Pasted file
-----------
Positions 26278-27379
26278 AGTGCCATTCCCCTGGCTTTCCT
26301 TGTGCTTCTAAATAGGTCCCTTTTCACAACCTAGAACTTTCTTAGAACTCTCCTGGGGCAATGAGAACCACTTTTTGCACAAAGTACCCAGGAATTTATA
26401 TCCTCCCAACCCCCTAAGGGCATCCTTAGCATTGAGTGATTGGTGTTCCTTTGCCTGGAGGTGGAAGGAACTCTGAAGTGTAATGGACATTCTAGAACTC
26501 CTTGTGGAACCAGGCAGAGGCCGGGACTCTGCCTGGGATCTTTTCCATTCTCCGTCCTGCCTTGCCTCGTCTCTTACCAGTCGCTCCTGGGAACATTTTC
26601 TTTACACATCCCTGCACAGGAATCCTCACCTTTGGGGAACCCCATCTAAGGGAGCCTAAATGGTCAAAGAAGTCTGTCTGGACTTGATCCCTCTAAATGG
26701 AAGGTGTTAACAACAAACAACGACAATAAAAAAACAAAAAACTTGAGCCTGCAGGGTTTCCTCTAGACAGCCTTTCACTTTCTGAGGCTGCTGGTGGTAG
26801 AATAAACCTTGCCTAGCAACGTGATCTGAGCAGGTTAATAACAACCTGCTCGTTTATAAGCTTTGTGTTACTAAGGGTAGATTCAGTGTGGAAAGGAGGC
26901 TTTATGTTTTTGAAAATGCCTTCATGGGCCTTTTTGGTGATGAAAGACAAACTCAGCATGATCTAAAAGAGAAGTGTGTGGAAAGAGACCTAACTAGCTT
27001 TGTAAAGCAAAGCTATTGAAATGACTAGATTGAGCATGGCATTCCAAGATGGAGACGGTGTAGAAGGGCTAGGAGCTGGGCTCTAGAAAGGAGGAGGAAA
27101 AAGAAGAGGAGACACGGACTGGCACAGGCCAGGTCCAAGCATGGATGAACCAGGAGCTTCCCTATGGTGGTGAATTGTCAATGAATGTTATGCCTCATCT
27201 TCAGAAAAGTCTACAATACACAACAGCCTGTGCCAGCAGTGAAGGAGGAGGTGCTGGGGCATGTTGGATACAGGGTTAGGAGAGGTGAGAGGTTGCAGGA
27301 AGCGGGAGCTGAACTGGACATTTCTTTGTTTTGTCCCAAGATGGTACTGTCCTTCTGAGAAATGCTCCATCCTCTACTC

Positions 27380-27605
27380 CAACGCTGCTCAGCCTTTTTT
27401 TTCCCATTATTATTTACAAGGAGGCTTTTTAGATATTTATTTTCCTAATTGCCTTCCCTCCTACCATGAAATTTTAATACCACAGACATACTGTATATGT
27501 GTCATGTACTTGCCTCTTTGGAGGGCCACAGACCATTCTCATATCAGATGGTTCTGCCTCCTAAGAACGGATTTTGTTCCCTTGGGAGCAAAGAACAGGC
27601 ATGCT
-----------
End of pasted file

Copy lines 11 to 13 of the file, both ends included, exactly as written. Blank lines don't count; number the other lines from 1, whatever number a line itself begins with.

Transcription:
27101 AAGAAGAGGAGACACGGACTGGCACAGGCCAGGTCCAAGCATGGATGAACCAGGAGCTTCCCTATGGTGGTGAATTGTCAATGAATGTTATGCCTCATCT
27201 TCAGAAAAGTCTACAATACACAACAGCCTGTGCCAGCAGTGAAGGAGGAGGTGCTGGGGCATGTTGGATACAGGGTTAGGAGAGGTGAGAGGTTGCAGGA
27301 AGCGGGAGCTGAACTGGACATTTCTTTGTTTTGTCCCAAGATGGTACTGTCCTTCTGAGAAATGCTCCATCCTCTACTC